Those with severe defects would have died soon after hatching, while others may survive for some time before their heart problems affect their ability to swim after their prey, reported a team led by John Incardona of the U.S. National Oceanic and Atmospheric Administration.
"This creates the potential for delayed mortality. Swimming is everything for these species," said Incardona in a statement Monday, coinciding with the publication of the study in the Proceedings of the National Academy of Sciences.
The paper noted that pink salmon eggs exposed to oil as after the Exxon Valdez spill were 40 per cent less likely to survive to adulthood after hatching.
Following the explosion of BP's Deepwater Horizon offshore drilling rig, the undersea oil well it was drilling spewed 636 million litres of oil into the Gulf of Mexico between April 10 and July 14, 2010. That was a time of year when many fish were spawning in the area, including bluefin and yellowfin tuna, mahi mahi, king and Spanish mackerel, greater and lesser amberjack, sailfish, blue marlin, and cobia – many of which are fished commercially, the paper noted.
At one point, the slicks produced by the disaster covered an estimated 17,700 square kilometres, or nearly the area of Lake Ontario.
Eggs, babies float near surface
Spawning bluefin and yellowfin tuna lay eggs that float near the surface of the water, and hatch into babies that also float for the first part of their life. The area where the spill took place is a prime spawning habitat for bluefin tuna, an endangered species.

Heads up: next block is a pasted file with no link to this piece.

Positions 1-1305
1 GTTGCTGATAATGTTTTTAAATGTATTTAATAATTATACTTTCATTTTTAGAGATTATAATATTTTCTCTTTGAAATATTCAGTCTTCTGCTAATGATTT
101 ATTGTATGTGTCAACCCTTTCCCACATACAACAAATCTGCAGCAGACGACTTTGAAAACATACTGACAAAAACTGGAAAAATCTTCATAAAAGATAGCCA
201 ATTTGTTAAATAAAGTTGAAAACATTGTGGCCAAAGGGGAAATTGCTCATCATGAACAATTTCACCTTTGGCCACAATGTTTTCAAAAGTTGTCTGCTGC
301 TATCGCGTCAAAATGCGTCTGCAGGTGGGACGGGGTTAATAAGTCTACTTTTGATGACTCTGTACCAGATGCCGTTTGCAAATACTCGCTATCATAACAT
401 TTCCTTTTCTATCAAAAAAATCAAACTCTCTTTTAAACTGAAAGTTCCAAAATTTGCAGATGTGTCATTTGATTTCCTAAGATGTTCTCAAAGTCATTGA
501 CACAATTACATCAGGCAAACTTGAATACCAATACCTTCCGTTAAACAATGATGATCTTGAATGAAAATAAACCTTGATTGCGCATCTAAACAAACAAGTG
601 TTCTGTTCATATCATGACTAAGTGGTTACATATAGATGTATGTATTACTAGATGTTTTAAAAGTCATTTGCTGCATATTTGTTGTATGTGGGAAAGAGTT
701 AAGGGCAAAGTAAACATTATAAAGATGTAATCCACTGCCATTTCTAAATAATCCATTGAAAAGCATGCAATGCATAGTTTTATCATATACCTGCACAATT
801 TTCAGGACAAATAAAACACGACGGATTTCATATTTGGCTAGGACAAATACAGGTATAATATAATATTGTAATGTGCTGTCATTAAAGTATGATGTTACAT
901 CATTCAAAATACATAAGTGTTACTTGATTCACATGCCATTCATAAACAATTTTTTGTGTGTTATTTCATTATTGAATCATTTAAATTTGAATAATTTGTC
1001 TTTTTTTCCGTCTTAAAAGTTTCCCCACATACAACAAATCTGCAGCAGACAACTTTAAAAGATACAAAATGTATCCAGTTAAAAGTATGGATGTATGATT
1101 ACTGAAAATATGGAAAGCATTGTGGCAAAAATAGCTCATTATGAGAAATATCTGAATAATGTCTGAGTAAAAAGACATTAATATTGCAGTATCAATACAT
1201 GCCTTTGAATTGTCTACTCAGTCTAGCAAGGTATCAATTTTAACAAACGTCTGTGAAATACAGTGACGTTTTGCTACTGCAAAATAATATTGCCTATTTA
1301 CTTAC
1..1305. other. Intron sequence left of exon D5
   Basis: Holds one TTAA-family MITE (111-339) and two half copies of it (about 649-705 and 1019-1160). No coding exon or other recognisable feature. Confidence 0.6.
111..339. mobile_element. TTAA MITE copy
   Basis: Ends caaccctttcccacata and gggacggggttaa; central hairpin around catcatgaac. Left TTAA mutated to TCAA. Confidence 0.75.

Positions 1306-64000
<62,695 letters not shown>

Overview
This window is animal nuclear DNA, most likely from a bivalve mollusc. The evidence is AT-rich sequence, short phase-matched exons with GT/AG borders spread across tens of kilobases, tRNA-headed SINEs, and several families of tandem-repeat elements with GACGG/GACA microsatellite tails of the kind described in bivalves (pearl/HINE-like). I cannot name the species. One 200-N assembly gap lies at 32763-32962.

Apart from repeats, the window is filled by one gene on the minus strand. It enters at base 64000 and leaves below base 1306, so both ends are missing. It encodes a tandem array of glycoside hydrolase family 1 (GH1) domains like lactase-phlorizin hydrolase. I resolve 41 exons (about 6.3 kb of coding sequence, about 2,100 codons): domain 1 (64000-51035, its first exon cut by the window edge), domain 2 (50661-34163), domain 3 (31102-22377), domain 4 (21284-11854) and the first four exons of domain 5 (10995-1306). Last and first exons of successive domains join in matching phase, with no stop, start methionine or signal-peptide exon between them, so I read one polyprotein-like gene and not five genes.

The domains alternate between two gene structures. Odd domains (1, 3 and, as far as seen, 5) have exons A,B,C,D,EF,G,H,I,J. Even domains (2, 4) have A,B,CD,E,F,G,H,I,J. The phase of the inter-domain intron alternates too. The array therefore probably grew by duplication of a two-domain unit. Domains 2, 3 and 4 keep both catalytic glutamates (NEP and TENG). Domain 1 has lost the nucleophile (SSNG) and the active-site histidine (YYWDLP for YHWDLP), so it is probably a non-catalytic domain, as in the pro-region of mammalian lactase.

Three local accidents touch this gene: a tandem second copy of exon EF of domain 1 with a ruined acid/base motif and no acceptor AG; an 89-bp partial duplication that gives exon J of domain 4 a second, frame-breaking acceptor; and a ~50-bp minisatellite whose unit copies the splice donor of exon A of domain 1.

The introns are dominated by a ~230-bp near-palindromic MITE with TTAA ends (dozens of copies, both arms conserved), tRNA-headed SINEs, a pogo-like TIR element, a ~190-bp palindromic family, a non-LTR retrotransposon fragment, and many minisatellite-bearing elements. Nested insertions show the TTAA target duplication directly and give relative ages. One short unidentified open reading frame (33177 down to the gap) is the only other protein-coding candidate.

To find out how the oil might have affected the spawning fish, the researchers collected oil from the Deepwater Horizon spill and mixed it into the water where Bluefin tuna, yellowfin tuna and amberjack embryos were developing inside their eggs at an indoor hatchery.
Fish embryos are known to be particularly sensitive to chemicals in crude oil called polycyclic aromatic hydrocarbons (PAHs.)
Developmental abnormalities appeared when concentrations of PAHs were between one and 15 parts per billion. The researchers noted that these concentrations were lower than many of those in water samples collected in the Gulf of Mexico during the oil spill, suggesting "the potential for losses" of baby fish.
The abnormalities seen in the study ranged from slow or irregular heartbeat to the accumulation of fluid around the heart and deformed fins. A study published by the authors in Science last month showed the oil blocks heart muscle cells from responding correctly to signals that tell them when to contract.
The researchers said the effects they saw were similar in all three fish species in their experiment and were also similar to those seen in previous studies on other kinds of fish, suggesting that many different kinds of fish could be affected, including swordfish, marlin and mackerel.
However, the researchers don't yet know how the potential damage to young fish will affect overall populations of each species in the Gulf of Mexico, as they're still missing some key information.
"We've not answered the question — how much of the spawning ground was oiled," said Barbara Bock, a Stanford University biologist who co-authored the study, in an email. "This study is currently underway."
The researchers noted that the developing hearts of all fish embryos seem to respond to crude oil exposure the same way. Because of that, watching for heart defects in the embryos of local fish species when exposed to oil may be a good way of gauging how sensitive certain habitats, such as the Arctic, may be to oil spills in their waters.